A cardiologist shares 5 foods she almost never eats, from coconut oil to chips — and suggests healthier alternatives

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Cardiologist Harmony Reynolds said she almost never eats foods like potato chips and snack cakes.
She opts for healthy alternatives like popcorn or fruit and enjoys less healthy treats like bacon in moderation.
Research suggests that processed foods increase the risk of serious diseases, such as heart disease.
It's not realistic to try to follow a "perfect" diet all the time — but smart swaps can help you keep your heart healthy without skimping on snacks you enjoy.
That says Dr. Harmony Reynolds, a cardiologist at NYU Langone, who in a TikTok video for Everyday Health said she avoids foods like bacon and potato chips for a healthier heart.
Reynolds told Insider that giving nutrition advice as a doctor can be difficult because nutrition research often doesn't provide clear answers about how food can affect health.
“We need so much more nutritional science done right. A lot of the recommendations we make are based on limited evidence, which leaves patients with the impression that we change our minds often," she said.
Reynolds said based on available evidence, she chooses to avoid certain foods and uses strategies to enjoy less healthy foods in moderation.
Margarine and coconut oil have been linked to poorer heart health
Reynolds said she avoids margarine and vegetable oil because observational studies suggest their consumption is associated with higher cardiovascular mortality, although it's not clear why, as they don't appear to increase risk factors like cholesterol.
Coconut oil is also of concern because it is made up of saturated fats, which are linked to heart health risks.
"I learned to ask patients about this because I saw several patients whose LDL cholesterol went up because they introduced foods containing coconut oil," Reynolds said.
Butter can be an even better alternative when used in moderation.
But olive oil is the healthiest choice, according to research.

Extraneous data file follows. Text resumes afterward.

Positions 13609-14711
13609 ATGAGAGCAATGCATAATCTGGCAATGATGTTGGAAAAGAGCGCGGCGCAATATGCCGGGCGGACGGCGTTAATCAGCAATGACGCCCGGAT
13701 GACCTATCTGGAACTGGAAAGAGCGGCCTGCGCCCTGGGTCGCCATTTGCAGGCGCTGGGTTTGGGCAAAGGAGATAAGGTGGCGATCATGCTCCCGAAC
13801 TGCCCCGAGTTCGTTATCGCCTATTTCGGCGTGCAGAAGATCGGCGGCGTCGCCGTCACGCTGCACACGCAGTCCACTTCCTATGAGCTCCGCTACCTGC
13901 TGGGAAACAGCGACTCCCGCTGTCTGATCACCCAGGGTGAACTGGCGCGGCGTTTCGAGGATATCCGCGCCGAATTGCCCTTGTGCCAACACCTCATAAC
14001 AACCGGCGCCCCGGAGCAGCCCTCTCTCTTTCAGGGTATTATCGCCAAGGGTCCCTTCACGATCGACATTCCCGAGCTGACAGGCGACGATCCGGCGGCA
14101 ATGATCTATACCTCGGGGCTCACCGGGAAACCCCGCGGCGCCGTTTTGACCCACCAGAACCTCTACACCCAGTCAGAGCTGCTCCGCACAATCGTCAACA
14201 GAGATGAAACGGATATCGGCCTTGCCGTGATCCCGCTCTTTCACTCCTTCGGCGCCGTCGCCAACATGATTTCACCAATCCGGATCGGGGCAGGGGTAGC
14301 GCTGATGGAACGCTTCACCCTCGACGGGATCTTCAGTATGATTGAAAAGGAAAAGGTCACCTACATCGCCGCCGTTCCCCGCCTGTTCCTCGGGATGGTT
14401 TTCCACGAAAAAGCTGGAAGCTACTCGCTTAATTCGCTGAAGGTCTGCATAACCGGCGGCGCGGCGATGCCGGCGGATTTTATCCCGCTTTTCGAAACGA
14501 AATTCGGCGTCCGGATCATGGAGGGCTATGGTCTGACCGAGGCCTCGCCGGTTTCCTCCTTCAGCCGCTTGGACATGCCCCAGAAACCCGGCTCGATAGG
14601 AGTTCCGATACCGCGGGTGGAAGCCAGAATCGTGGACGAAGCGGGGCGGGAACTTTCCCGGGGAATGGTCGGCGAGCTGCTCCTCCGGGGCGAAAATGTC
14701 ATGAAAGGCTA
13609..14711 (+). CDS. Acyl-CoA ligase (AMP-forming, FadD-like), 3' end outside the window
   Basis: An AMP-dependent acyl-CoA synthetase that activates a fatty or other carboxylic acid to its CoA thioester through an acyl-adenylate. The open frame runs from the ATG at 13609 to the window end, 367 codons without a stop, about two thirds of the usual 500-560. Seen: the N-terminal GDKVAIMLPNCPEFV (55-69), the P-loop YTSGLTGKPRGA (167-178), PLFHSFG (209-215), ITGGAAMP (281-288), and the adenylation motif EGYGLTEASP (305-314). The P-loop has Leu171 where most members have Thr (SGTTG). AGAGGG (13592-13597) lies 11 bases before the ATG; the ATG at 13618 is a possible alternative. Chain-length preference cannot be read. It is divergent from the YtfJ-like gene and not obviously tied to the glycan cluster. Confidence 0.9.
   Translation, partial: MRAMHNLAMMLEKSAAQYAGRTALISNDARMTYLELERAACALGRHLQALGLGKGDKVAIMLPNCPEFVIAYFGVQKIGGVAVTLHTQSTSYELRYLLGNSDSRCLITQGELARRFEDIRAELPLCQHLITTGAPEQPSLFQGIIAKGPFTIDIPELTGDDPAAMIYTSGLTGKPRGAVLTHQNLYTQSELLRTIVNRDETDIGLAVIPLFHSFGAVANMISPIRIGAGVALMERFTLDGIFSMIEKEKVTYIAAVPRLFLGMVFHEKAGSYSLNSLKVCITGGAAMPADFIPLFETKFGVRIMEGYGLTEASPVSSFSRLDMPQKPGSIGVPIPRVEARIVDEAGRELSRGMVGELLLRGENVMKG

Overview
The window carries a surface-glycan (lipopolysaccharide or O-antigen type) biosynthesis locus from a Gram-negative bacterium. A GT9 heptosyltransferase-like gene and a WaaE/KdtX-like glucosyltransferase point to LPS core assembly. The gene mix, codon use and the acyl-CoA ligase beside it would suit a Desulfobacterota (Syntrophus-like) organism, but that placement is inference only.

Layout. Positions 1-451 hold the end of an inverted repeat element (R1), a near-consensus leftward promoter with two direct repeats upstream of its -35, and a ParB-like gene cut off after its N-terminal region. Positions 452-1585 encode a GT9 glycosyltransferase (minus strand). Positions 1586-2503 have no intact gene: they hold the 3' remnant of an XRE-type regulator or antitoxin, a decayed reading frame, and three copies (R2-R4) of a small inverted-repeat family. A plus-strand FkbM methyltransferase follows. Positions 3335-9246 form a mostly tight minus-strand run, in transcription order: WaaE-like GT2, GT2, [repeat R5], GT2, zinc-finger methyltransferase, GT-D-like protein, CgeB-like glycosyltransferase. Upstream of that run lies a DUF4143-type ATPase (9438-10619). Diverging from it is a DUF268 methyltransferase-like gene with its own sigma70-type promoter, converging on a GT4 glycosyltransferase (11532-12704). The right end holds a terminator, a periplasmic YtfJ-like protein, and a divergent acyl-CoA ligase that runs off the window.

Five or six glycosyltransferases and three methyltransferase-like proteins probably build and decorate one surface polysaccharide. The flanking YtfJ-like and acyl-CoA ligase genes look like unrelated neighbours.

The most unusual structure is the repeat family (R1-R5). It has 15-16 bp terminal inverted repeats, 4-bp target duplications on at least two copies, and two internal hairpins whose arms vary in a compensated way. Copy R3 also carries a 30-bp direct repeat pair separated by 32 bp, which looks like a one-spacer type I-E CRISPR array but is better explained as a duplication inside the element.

"People should cook with it whenever possible, and if they're using other fats, use as little as possible," Reynolds said.
Potato chips are difficult to eat in moderation
Reynolds said she doesn't eat potato chips or keeps them at home because it's too easy to eat the whole bag.
"I know myself and know that with the best of intentions, having two potato chips and putting it aside doesn't work that way," she said.
She said popcorn can be a healthier alternative, or even fresh veggies if you're in the mood for a crunchy snack.
Reynolds said that for similarly craving treats like candy bars, she will buy pre-portioned packets to make it easier to enjoy them in moderation.
She only eats bacon as a special treat
Ample evidence suggests that processed meat is linked to a higher risk of serious diseases like cancer and heart disease, which Reynolds says are compelling reasons to limit it in your diet.
"I don't know what a safe amount is," she said.
However, it's also a food she enjoys eating and eats a few times a year on special occasions.
"I think it helps people to know that the people giving advice are people too. Patients cannot be perfect at following a diet," she said. "It's important to realize that there are times when you want something tasty and it's not really productive to say I'll never eat foods I like.
Swap out processed desserts for dark chocolate to cut down on unhealthy fats
Reynold said the last food group she tries to avoid is processed desserts, like packaged cookies and donuts, because they're high in sugar and unhealthy fats, which are linked to health risks like diabetes and heart disease.
Fruit, yogurt, dark chocolate, and nuts might be healthier sweet treats. But again, moderation and confidence are key to enjoying food while minimizing potential health risks.
"When I'm at parties and there's something I know isn't healthy for me and I want to try it, I take a taste and pay close attention to it. If I love it, I enjoy it. If I don't love it, I put it aside," she said.
Read the original article on Insider

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